ThinkProgress filed this report from a town hall in Hampton, New Hampshire.
Texas Gov. Rick Perry’s (R) presidential campaign has been dogged for the past two weeks over allegations that his administration has been insufficiently cruel to undocumented immigrants. As governor, Perry signed into law a bill that allowed children of undocumented immigrants in Texas to pay in-state tuition at state universities. His presidential rivals slammed Perry’s decision, and GOP primary voters have followed suit, leading to a precipitous drop in the polls for Perry.
In response, Perry’s adopted the garbled position of defending his past humanity toward undocumented immigrants while simultaneously trying to demonstrate to Republican primary voters that he, too, wants to ensure that undocumented immigrants have as few rights as possible. Perry recently noted that he supported Arizona’s right to pass its draconian immigration law (a move Perry opposed last year), opposed driver’s licenses for undocumented migrants, and even advocated sending American troops into Mexico to fight the drug war.
Perry went further on Saturday, however. Discussing immigration with a constituent in Hampton, Perry returned to his signature tactic — blaming his state’s insufficiently harsh immigration policies on the feds:
We have for decades had a federal government that has absolutely failed in its constitutional duty to defend our borders. That is why Arizona has had to pass laws that it passed, and I supported their right to do that when the federal government sued them. I’m a governor, I don’t have the pleasure of standing on the stage and criticizing. I have to deal with these issues. I have to deal with real time, real issues. The federal government forces us to give health care to individuals in our state, regardless of their legal status. The federal government forces us to school young men and women, regardless of their immigration status.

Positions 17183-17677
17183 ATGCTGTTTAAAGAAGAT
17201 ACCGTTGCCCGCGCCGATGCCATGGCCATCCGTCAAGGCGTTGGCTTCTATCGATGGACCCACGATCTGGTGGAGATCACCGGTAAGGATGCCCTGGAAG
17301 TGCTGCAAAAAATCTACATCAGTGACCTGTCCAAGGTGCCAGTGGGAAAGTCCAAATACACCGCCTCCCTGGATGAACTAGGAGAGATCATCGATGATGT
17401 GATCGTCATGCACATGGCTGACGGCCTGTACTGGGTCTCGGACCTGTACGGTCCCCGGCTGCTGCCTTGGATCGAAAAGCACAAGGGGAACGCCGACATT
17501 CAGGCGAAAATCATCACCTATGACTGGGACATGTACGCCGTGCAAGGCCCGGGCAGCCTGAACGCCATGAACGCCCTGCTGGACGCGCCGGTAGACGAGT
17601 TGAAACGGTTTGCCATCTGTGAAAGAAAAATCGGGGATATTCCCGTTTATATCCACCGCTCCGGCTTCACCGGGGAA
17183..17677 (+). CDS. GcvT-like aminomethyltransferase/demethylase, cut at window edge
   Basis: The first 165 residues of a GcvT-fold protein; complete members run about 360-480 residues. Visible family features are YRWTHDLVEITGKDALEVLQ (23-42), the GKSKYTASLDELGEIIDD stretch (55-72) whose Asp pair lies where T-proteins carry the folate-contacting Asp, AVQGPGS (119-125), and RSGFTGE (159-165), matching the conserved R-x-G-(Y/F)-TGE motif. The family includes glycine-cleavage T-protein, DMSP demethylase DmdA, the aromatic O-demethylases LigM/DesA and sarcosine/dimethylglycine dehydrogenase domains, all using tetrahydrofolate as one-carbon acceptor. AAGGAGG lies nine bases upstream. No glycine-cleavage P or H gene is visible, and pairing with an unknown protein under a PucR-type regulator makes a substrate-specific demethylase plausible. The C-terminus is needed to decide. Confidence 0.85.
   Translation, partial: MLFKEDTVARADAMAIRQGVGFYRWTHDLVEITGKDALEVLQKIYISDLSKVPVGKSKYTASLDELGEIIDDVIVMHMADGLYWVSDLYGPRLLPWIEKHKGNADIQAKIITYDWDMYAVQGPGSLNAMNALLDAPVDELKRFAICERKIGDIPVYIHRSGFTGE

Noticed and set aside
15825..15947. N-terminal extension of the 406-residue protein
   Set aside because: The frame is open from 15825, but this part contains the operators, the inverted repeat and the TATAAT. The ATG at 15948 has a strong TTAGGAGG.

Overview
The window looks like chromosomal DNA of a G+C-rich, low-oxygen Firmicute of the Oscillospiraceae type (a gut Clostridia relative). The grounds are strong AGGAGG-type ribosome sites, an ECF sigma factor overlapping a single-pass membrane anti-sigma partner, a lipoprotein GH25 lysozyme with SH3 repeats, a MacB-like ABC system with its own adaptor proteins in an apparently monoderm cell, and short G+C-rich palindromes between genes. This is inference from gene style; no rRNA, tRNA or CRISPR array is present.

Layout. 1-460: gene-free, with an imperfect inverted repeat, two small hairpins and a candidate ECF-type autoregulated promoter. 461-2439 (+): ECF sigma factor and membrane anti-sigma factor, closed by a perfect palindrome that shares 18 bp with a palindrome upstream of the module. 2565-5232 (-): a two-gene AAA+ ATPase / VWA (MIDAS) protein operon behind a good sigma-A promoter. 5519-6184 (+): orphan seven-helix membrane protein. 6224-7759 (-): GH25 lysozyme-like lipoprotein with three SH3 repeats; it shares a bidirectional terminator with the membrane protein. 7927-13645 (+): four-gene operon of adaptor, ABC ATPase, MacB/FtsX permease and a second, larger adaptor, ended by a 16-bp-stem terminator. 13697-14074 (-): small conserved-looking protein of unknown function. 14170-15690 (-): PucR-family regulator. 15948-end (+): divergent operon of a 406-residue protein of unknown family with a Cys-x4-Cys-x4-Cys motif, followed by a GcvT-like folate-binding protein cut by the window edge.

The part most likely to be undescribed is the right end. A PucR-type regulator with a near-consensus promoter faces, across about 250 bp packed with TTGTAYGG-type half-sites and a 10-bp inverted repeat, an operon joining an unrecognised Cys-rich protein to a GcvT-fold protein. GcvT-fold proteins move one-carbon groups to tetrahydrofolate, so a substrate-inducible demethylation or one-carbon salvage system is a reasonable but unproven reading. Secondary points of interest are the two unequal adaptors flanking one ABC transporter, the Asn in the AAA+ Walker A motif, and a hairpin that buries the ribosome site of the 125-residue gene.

Despite Perry’s assertion to the contrary, it’s not the “federal government” that forces Texas to give undocumented children an education, it’s the Constitution. Moreover, undocumented immigrants enjoy only minimal access to health care under federal law. They are generally ineligible for Medicaid or CHIP — although they can thank Ronald Reagan for signing the federal law that requires emergency rooms to stabilize all patients regardless of legal status.
Strangely, Perry’s complaint about being “forced” to give young children an education and give sick people health care, “regardless of their immigration status,” preceded a thoughtful, progressive argument in favor of giving in-state tuition to the children of undocumented immigrants.
Given Perry’s verbal contortions on the issue of immigration, the question remains: is Perry the governor with tolerance and compassion for undocumented immigrants (and especially their children), or is Perry the presidential candidate who complains about being forced them give health care and primary education? Will the real Rick Perry please stand up?